Saturday, November 28, 2015

Celebrating your holidays on Sanibel Island

Well , Thanksgiving is over, and so is Black Friday, both gorgeous days on the Island.

The sun was brilliant, the breeze was refreshing, the Gulf sparkled.

And all of this with temperatures in the high 70's and low 80's.

What a stunning prelude to the December holidays coming upon us with amazing speed.

But if you have put off coming to our beautiful , tropical island , rest assured that there is plenty to do~And the menu of things to do is eclectic and enchanting.

In addition to your normal day time activities of beaching, pooling, boating, biking , fishing and walking, there is a charming venue for every taste and preference.

Here is a small sampling of what you can look forward to:

On November 30 (see you don't even have to wait for the month to change over!), there is a production at the Big Arts Straus Theatre guaranteed to have you humming ,  Duets.  This original production showcases just some of the ways two fantastic voices can come together in an inspired pairing that is truly special.

On December 2, relax to the sounds of the strolling Spanish Guitarists at the Sundial Beach Resort as you sip Sangria served in a French-Press with muddled fruit .  Children can enjoy "Fountain of Youth" punch and select gold (chocolate) coins from their treasure chest.  Complimentary Paella is prepared and served by the Conquistador Chef between 5-6 PM. Enjoy the breeze on the terrace overlooking the Gulf or at the bar.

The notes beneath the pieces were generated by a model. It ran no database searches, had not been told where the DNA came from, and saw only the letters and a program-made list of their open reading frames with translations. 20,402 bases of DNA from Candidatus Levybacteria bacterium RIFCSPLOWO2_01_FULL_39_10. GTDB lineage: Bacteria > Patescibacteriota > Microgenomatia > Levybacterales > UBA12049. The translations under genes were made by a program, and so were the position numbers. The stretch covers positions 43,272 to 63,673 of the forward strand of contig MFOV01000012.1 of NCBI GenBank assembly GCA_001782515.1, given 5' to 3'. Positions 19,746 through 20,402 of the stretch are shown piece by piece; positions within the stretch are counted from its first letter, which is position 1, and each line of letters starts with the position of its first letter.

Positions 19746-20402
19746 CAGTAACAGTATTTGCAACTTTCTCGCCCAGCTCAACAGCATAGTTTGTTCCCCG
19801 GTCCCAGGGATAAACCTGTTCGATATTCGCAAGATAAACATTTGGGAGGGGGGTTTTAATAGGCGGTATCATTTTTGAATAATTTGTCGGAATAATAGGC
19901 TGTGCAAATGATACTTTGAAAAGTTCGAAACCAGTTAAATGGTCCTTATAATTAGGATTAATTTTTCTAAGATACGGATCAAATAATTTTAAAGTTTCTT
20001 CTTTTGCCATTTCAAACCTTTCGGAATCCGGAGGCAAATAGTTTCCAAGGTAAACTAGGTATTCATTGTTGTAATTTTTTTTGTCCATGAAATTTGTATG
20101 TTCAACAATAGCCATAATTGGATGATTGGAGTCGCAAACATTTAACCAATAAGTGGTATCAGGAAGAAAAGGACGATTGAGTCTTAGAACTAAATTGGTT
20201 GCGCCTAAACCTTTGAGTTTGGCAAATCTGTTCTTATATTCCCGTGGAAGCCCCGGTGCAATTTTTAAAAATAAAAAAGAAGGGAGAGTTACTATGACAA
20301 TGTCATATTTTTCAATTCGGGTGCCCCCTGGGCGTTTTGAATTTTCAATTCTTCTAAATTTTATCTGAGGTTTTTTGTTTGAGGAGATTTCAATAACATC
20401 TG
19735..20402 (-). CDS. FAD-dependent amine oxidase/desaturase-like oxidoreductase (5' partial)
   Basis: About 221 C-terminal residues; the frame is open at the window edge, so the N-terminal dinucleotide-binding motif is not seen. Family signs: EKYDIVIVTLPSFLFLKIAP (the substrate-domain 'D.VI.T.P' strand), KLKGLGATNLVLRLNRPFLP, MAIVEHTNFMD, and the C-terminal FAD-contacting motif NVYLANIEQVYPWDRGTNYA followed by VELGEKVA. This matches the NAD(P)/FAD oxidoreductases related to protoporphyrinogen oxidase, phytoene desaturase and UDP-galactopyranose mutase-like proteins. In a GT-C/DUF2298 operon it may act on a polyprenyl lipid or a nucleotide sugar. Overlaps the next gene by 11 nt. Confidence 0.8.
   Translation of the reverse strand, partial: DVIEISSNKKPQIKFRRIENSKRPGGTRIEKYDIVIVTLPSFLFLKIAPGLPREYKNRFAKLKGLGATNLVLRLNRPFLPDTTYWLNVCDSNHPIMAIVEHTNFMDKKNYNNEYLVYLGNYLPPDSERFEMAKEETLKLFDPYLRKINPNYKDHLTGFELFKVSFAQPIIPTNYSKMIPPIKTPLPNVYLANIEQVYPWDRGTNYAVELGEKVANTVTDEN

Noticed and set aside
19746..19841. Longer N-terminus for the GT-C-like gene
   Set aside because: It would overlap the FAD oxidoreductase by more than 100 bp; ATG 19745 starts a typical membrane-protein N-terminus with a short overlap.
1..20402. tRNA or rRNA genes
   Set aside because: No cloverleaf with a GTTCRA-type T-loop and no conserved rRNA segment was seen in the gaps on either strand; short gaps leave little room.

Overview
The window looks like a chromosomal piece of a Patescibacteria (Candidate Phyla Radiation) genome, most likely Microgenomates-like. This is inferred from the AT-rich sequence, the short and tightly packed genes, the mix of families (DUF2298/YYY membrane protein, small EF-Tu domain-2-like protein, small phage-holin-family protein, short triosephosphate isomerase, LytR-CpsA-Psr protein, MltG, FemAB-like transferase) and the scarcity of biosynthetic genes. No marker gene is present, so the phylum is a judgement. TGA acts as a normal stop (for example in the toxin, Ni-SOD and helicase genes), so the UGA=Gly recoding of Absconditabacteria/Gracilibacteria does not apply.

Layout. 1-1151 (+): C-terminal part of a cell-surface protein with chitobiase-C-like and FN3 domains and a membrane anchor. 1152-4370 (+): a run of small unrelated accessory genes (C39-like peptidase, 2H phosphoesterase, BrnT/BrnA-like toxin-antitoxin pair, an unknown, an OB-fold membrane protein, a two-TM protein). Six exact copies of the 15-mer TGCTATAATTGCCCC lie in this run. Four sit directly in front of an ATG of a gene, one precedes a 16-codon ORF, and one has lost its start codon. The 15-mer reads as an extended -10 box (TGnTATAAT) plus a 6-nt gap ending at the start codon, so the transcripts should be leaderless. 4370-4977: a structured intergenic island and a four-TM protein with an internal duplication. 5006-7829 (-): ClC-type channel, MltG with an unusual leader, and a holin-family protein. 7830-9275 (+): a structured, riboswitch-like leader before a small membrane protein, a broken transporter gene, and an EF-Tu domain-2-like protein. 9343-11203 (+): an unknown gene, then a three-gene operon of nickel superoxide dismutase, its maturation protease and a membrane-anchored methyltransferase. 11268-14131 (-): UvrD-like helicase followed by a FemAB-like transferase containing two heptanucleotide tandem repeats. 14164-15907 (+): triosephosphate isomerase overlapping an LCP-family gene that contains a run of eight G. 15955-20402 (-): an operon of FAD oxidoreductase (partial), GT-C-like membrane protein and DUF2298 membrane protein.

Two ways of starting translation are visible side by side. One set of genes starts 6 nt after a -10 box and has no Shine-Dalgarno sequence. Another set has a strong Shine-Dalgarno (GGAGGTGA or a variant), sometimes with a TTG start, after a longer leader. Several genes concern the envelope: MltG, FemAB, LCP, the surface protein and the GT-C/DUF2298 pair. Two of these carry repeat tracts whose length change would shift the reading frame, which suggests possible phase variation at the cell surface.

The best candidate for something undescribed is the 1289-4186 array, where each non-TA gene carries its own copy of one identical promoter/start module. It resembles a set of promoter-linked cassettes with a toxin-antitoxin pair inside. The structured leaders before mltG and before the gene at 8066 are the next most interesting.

On December 4, there will be a magical evening hosted by Tween Waters Inn. Bring a blanket and some wine as you sit back and enjoy beautiful operatic voices while the sun dips into the Gulf of Mexico.

And on both December 4 and December 5, you can become a real part of the Sanibel spirit by traveling the Luminary trail. Complete with trolley service, there are music and activities the length of the trail.

Beginning December 7, film buffs can get their fill.   Big Arts Schein Hall  popular film series returns for another 28 showing of the most-talked-about and award-winning movies of the year.  Films are followed by discussions and complimentary receptions.  

On December 12,  the 6th Annual Captiva Island Boat Parade begins at South Seas Island Resort Marina and cruises through Pine Island Sound to Tween Waters Inn Marina on Roosevelt Channel.  Visitors can choose to cruise in the parade with special passenger tickets with Captiva Cruises or watch the event from shore at McCarthy’s Marina, Tween Waters Inn, and Green Flash Restaurant.

And again at Big Arts, on December 18,  favorite holiday standards will take you through a musical winter wonderland.

But perhaps our most enthusiastic suggestion takes place on December 20 at Big Arts with the Southwest Florida Symphony.  It is not just the music, popular holiday tunes, but the conductor and soloist who are outstanding in their fields and a joy to watch and hear.

So much to pick from, it's near impossible to name them all.  But spending holidays on Sanibel are a pure joy, no matter what you choose to do. Or not do.

Wednesday, November 18, 2015

Turtle or Tortoise ? Sanibel has Some Amazing Sightings!

We would have to admit that when people think of Sanibel Island, many beautiful things come to mind.

There is the Gulf of Mexico, never more than a stone's throw away, no matter where you stay.

There are the shells , so numerous and so lovely, Sanibel ranks in the top three shell collecting destinations in the world.

There is great fishing for the fishermen and great birding for the birders.

And the island offers something special  for people of all ages from restaurants to shops to water sports.

And among the visual delights are our turtles, tortoises and terrapins.

And here is a primer on how you can tell the difference in the three: